Knee creases/ Muscle bulk
Mid-line/ Achilles angle
ABDOMINAL MUSCLE RESEARCH The exercises used in this book are based on modern training methods developed for both cutting edge rehabilitation and high level sports training. These have gradually filtered down to the general public. Because discoveries are being made constantly, however, our knowledge must continually be updated. By looking at some of the research into abdominal training we can see at first hand how the developments begin and how they will affect our normal training programmes.
Effects of core stability on general abdominal training We saw in chapter 2 that the core stability muscles (transversus and internal oblique especially) tighten and pull the abdominal wall flat, while the external oblique and rectus muscles actually move the trunk against resistance. But, if we practise core stability and perfect the abdominal hollowing technique (exercises 14–18, pages 91–5) how will this change the way we perform normal abdominal exercises in the gym such as sit-up, crunches, and leg raises? Part of the answer to this question was discussed in chapter 6 when we saw that abdominal doming is caused by performing an abdominal exercise without firstly hollowing the abdominal wall by working the core stabilisers. Researchers at
James Cook University in Australia1 used EMG recording of the abdominal muscles to determine the difference between performing a standard abdominal exercise, and of performing the same exercise but using abdominal hollowing first. They found that by initiating the exercise with hollowing, subjects did indeed activate their transversus and internal obliques muscles before their rectus. This process is called selective recruitment and is an important method of dictating the order in which a group of muscles contracts. It confirms the importance of hollowing to ‘set’ the stability of the trunk before performing any sit-up type exercise.
Keypoint Use the core muscles to ‘set’ the abdomen before all general abdominal exercise actions.
How effective are new abdominal exercises? Exercises such as sit-ups and leg raises have been used since Victorian times, and crunches and trunk curls became fashionable in the late 1960s and early 1970s. The 1980s saw research into spinal stabilisation and the gradual adoption
1 Barnett, F., and Gilleard, W. (2005), ‘The use of spinal stabilisation techniques during the performance of abdominal strengthening exercise variations’, Journal of Sports Medicine and Physical Fitness, 45(1), pp. 38–43
THE COMPLETE GUIDE TO ABDOMINAL TRAINING
of these exercises into the fitness world under the general term ‘core exercise’. Instructors and manufacturers are continually inventing new exercises and training devices in the search for better movements, but are these exercises really better, or just more of the same? This was the subject of research from California State University in Sacramento2. These researchers looked at three exercises: an abdominal frame (exercise 47, page 128); hanging knee raise (exercise 73, page 158) using straps; and a ‘powerwheel’ which is a commercial exercise similar to exercise 56, page 138. They found that the powerwheel gave the most intense muscle contraction and used the spinal muscles and latissimus dorsi as well, indicating its use as an overall stabilising movement. The powerwheel also activated the hip muscles due to the leg motion involved. These new exercises are effective for general stabilising movements, but not for muscle isolation actions.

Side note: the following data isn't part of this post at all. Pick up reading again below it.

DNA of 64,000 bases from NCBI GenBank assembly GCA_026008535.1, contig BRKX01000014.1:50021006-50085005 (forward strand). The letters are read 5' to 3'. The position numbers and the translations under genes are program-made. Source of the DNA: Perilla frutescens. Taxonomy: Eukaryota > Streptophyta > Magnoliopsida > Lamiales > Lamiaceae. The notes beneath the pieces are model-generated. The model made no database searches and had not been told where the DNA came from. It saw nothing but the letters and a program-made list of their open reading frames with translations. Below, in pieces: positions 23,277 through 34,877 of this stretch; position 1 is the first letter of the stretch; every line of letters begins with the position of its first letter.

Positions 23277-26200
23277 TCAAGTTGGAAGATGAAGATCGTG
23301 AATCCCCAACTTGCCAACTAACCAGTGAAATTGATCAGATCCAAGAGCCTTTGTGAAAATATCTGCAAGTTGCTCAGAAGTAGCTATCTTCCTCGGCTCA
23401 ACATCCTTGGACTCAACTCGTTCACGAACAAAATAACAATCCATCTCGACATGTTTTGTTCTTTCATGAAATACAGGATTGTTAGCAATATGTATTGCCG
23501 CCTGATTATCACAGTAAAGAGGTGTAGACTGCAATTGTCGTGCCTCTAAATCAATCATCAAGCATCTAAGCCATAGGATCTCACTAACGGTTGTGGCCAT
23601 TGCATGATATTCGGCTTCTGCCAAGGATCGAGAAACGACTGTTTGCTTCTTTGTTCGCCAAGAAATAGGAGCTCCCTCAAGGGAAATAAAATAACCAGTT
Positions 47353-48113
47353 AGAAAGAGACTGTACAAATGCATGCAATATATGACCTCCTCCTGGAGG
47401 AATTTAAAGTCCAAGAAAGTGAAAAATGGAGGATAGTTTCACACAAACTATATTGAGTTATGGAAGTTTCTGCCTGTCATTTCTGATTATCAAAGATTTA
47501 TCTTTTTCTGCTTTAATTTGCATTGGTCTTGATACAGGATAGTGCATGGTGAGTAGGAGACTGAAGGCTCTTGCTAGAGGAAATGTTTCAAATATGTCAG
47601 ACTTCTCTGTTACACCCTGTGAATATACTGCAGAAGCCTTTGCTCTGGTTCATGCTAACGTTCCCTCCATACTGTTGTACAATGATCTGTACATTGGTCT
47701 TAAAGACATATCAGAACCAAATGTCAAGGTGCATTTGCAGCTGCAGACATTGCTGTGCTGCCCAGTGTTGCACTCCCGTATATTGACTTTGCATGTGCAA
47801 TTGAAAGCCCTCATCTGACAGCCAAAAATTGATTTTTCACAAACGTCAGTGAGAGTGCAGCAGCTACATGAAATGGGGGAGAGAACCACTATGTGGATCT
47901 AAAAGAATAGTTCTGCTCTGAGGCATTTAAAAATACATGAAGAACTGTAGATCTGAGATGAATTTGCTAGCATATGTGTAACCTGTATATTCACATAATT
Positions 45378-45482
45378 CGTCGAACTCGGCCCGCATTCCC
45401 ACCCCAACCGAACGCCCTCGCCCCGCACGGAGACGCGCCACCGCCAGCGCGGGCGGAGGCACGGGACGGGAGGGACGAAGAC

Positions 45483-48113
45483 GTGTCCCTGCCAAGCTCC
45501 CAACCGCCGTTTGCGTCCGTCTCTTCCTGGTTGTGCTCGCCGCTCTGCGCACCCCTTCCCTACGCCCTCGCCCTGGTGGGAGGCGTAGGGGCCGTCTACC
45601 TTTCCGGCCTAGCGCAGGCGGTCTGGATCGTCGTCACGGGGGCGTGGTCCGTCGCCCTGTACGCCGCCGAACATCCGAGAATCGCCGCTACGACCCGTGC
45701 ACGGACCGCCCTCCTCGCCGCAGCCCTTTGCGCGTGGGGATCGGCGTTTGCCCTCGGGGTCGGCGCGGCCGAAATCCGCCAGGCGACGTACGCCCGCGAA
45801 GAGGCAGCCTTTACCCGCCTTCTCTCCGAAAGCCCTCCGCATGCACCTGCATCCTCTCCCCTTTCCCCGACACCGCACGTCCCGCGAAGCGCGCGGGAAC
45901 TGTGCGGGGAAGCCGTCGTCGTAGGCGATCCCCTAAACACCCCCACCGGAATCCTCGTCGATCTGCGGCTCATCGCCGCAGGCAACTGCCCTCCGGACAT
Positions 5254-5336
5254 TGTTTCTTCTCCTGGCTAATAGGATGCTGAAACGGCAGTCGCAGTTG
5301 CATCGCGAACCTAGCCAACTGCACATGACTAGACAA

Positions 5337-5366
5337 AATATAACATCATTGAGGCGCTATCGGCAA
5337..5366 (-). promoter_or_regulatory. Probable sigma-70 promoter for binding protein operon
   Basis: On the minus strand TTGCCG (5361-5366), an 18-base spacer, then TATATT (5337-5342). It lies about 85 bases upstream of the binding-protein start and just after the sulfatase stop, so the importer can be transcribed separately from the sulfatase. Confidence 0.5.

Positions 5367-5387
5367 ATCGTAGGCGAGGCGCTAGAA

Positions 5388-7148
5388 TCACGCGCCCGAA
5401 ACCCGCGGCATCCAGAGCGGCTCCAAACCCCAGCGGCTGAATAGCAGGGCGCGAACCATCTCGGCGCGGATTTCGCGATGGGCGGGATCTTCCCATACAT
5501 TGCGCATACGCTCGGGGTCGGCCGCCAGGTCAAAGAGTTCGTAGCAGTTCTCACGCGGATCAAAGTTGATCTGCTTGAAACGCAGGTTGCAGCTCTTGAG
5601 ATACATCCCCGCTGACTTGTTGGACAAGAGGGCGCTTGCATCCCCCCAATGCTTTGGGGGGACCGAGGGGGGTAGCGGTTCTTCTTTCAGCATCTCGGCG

Abdominal exercise dangers Many physiotherapists and personal trainers stress the importance of correctly performed abdominal exercises, and in chapter 7 we saw some of the potential dangers of poor exercise technique. But does research support this approach? One of the most important teaching points of sit-up type exercises is to warn users not to link their hands behind their neck and pull the head forwards (cervical flexion). Neurosurgeons in
Denton, USA3 described the tragic case of a 14-year-old boy who was a competitive wrestler. This subject performed sit-ups with his hands behind his head as part of a daily fitness routine. After one such workout he suddenly experienced total loss of movement (paresis) of his arms and weakness of his legs. He was rushed to hospital and underwent an MRI scan. One of the ligaments (ligamentum flavum) in his neck had been stretched so forcefully that it compressed his spinal cord, effectively cutting off its blood supply. This type of injury is normally only ever seen in older people who have severe degeneration of the bones in their neck. Thankfully the teenager recovered, but this case should sound a warning bell in every gym. Had this boy pulled a little bit harder or exercised slightly longer in this workout he may have been permanently paralysed.